I have a problem. I love Washington.
For a year now, I’ve been wingeing on about how much I miss Chicago, how it’s like a long-lost lover I know I’m going to see in a few months for a reunion. And if it’s bad on PaperGirl, imagine how much worse it is in my private journals. For so long, I have been counting the months until my exile would come to an end.
But something is happening to me.
It’s the wide streets downtown, maybe. It’s most definitely the art. My new quilting friends have had a huge impact on my fondness for the place. That I can get to Reagan National Airport in almost exactly twenty minutes from my door on the yellow line train has something to do with my crush. It’s the men in their suits. It’s my buddy Abraham Lincoln over there on the Mall, always ready to hang out and just sit quietly with me. It’s the dinner I had the other night with the incredible Malbec.
The circumstances that brought me here were relatively grim. (I realized this past Saturday that the last time I even though the word “valentine” it was to announce Yuri and I breaking up; that illustration of the two kids looking out at the rain is perhaps the most appropriate image I’ve ever selected for any entry in the history of this blog.) But since getting to DC I’ve blossomed like the cherry trees in the National Cherry Tree Festival set to begin next month. Honest, I have. When I was in New York City, I couldn’t drag myself to a decent workout or yoga practice. Now, unless I’m feeling poorly, I’m all over it. In New York, I did almost zero socializing. I just couldn’t get out there. But I’m a butterfly now! My quilting friends, my writer’s group — I’m making new acquaintances all the time and I love it.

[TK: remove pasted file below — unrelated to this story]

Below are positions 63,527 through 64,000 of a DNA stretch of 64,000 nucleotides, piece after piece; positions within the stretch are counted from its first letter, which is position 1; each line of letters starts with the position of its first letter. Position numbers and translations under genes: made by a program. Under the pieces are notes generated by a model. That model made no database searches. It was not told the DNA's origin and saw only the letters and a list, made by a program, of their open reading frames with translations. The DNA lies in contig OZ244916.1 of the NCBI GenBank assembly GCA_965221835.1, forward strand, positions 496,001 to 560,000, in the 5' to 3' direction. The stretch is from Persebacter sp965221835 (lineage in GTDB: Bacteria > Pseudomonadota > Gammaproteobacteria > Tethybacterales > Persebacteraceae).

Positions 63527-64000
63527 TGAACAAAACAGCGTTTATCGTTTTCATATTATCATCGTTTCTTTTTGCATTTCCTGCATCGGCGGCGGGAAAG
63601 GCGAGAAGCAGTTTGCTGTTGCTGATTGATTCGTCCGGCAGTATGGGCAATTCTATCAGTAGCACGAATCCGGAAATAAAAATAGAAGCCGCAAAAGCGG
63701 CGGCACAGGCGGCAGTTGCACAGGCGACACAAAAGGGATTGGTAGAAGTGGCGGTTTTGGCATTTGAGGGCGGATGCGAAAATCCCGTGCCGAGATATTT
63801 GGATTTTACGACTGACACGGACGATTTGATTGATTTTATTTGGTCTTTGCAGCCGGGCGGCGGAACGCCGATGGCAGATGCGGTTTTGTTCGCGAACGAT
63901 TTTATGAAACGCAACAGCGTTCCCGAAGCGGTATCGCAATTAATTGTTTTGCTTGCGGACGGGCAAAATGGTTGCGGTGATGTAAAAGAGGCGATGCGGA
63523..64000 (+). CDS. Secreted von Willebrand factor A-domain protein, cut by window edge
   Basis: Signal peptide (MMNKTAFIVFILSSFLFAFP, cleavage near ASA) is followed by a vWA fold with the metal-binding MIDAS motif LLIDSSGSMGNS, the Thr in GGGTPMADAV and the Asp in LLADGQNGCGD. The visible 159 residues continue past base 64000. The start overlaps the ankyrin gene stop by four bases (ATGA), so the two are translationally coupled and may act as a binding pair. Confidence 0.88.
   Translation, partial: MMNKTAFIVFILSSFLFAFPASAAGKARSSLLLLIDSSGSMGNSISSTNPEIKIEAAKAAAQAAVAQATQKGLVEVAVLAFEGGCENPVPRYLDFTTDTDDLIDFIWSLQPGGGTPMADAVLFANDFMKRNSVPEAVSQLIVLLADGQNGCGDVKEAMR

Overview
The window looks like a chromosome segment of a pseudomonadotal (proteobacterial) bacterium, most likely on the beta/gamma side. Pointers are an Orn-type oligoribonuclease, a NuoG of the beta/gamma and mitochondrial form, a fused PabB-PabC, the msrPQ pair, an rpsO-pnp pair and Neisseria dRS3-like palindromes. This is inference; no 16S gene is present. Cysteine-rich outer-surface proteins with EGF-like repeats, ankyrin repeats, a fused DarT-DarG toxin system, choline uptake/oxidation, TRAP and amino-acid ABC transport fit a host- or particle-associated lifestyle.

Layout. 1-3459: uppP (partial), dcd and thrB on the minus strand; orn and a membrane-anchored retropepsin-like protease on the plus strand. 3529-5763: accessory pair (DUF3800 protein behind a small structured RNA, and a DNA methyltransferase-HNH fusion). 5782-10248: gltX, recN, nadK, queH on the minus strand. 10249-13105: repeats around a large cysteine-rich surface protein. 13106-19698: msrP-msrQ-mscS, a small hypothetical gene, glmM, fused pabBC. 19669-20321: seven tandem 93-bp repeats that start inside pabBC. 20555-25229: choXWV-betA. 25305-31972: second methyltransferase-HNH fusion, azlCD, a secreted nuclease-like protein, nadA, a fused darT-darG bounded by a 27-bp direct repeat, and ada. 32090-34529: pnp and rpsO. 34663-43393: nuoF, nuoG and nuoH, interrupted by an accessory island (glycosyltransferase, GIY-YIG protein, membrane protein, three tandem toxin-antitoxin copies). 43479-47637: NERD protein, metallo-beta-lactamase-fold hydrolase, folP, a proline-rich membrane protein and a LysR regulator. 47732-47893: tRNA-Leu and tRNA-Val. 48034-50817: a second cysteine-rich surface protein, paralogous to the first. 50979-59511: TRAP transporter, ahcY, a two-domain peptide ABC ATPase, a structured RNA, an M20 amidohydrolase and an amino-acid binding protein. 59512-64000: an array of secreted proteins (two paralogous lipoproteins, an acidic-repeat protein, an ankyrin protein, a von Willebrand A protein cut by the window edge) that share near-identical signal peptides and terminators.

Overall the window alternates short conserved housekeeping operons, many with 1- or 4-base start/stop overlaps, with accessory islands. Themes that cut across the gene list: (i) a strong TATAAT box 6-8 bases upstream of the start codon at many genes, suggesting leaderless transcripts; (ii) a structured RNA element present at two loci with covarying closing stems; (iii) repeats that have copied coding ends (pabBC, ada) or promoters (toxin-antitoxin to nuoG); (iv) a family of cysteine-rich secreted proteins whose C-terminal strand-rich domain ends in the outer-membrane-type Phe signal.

Washington, you were supposed to be a weigh station. You were supposed to be a place I said I lived in for six months, once, in my thirties. You were not supposed to enchant me like this. With you, I feel like the most fabulous 1980s, Jessica Lange-y, Mary Tyler Moore-y, working gal with a hot date on the books and a plane to catch. The only other city that ever made me feel like that was Chicago, but you have three distinct advantages over that most recent love:
1. Chicago winters are sick, cruel, horrifying; yours are kinda cute
2. I did not get married and divorced in you
3. No Cubs
We shall see. If my adorable medical students want to renew their lease, I may just let them. When I let my life unspool before me, when I let it show me what it wants to do and then I pay attention, I am always entertained.